CRANDALL: Atlanta was new, and sure as hell different

Nigel Kinrade/NKP/Motorsport Images

CRANDALL: Atlanta was new, and sure as hell different

Insights & Analysis

CRANDALL: Atlanta was new, and sure as hell different

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The first thing Ross Chastain said to the media after Sunday’s race at Atlanta Motor Speedway was the most fitting.

“That was a day”.

Chastain could have been describing two different things: First, there was his day – Chastain led 42 laps, blew a right-rear tire while leading, fell two laps down, and then came back to finish second.

Second, there was the day overall – which is what everyone was talking about after 325 laps, 500 miles around the new Atlanta.

And new it was. New, and sure as hell different.

It sounds silly, but Atlanta did indeed go from another mile-and-a-half on the schedule to a mile-and-a-half superspeedway. Well, a mini superspeedway at least. But it had all the same ingredients to what makes Daytona and Talladega so unique.

Passing, crashing, and plenty of pack racing.

If Speedway Motorsports officials were indeed looking to bring closer racing (i.e., pack racing) to Atlanta, they certainly accomplished that with the repave and reprofile.

Honestly, we’ve never seen so much crashing at Atlanta either. Twenty-seven drivers were involved in accidents Sunday, not counting those who crashed coming to the finish. There were 37 drivers entered in the race.

Forty-six lead changes broke the track record and the 141 green flag passes for the lead were more than the last six Atlanta races combined. Granted, it is an apples to oranges comparison considering the track and the race car are completely different. Still, it goes to the larger point that executives felt the need to do something different to produce more action, and it worked.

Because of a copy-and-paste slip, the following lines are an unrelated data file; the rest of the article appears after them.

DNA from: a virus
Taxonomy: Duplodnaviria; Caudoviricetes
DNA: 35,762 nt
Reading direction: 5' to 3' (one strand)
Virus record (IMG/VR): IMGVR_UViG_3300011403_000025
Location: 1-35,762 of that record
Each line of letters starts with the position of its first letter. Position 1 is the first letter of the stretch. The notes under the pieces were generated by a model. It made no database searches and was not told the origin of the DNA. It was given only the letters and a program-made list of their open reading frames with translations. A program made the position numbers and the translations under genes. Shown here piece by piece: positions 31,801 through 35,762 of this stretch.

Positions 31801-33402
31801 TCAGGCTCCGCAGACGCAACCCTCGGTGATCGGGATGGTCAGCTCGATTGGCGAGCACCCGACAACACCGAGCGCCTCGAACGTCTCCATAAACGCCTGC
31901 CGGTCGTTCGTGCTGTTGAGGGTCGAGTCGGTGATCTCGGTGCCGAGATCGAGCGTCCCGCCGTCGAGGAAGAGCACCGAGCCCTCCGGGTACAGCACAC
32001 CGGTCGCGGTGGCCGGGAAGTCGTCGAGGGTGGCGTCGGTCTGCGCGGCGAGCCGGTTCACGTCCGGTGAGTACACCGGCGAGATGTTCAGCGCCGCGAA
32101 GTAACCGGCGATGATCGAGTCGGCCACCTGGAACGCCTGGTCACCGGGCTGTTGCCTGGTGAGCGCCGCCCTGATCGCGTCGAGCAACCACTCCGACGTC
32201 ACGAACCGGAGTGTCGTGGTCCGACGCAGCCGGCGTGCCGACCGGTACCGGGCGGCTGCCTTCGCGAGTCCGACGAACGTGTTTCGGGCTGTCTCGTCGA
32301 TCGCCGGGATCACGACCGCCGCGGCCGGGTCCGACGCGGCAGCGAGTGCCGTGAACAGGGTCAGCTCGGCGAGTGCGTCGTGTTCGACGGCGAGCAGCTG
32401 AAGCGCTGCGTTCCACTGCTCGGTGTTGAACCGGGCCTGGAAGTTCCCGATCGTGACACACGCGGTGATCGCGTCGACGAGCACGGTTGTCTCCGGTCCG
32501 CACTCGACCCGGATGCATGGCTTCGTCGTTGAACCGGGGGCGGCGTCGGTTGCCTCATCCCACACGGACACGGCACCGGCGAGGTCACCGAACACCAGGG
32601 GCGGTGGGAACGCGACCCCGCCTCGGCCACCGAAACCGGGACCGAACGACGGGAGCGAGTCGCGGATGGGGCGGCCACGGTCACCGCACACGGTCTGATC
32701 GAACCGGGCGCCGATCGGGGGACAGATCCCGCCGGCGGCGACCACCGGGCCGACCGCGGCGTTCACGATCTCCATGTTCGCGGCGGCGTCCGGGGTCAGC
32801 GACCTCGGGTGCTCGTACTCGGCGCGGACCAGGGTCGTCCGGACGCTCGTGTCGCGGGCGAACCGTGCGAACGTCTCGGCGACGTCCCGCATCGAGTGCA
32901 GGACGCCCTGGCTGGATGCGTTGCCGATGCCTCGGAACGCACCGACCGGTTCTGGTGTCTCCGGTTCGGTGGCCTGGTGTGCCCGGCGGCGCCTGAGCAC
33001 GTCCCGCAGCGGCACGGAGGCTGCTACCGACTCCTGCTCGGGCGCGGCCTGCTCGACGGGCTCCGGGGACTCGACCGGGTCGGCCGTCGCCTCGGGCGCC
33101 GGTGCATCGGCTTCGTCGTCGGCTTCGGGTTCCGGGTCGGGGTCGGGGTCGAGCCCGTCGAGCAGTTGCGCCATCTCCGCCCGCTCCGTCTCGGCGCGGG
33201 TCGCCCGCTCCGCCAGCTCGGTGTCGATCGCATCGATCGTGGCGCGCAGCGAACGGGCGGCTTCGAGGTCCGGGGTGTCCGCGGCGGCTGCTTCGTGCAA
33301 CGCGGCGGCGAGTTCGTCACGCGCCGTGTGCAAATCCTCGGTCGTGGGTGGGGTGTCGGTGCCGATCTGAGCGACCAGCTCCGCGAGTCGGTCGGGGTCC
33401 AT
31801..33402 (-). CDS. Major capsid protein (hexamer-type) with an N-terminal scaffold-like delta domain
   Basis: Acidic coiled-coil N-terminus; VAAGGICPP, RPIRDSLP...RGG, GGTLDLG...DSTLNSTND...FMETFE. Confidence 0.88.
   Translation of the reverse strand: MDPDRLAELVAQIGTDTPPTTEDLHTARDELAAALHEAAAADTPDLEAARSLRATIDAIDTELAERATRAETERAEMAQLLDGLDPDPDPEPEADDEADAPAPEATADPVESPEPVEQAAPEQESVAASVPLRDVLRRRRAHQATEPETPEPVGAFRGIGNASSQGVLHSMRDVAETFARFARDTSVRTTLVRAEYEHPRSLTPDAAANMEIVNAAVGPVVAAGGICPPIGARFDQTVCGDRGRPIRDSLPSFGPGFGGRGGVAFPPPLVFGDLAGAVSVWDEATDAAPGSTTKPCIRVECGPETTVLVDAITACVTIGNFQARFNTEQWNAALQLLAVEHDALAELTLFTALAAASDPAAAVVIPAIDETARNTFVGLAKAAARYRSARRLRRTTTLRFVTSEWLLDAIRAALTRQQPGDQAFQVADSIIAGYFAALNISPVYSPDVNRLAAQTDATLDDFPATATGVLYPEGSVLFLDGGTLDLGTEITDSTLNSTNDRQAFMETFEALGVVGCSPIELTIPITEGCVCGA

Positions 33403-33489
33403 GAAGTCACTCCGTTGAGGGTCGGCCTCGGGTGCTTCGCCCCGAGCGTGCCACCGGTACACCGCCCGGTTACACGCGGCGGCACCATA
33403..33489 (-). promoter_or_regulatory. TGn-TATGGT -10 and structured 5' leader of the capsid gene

Matthew T. Thacker/NKP/Motorsport Images

It wasn’t completely unexpected. From the beginning, NASCAR predicted Atlanta would race like a superspeedway and implemented the same rules (out-of-bounds) seen at Daytona and Talladega and the same aero package (510 horsepower, seven-inch spoiler).

But even as the weekend began, there was still some small doubt it would be exactly like superspeedway races. Then practice started, and all the questions about what kind of racing would be seen were quickly answered.

Cup Series drivers used the word “chaos” after practice to describe what they experienced, and that was before a single car was torn up. And it was after only 50 minutes of on-track time.

Superspeedway races are an acquired taste. What took place Sunday won’t be for everyone, just like the racing at Daytona and Talladega usually isn’t. Atlanta will now be in that category as well.

Ricky Stenhouse Jr. said he had fun. Kyle Busch clearly did not, which was not only evident through his trouble on the track but his words off it.

Busch replied “yup” when asked if he felt more like than entertainer than a driver.

He said “nope” when asked if he liked the changes to the track and then walked away.

Race winner William Byron described it as a “pretty crazy race.” His teammate Chase Elliott also used the “crazy” word and said it was wild from the driver’s seat.

Reactions will be mixed, as they usually are after a superspeedway race. But there can be no denying it was an Atlanta race like no other.

That was a day, indeed.

MX-5 CUP | ROUND 9 – ROAD AMERICA

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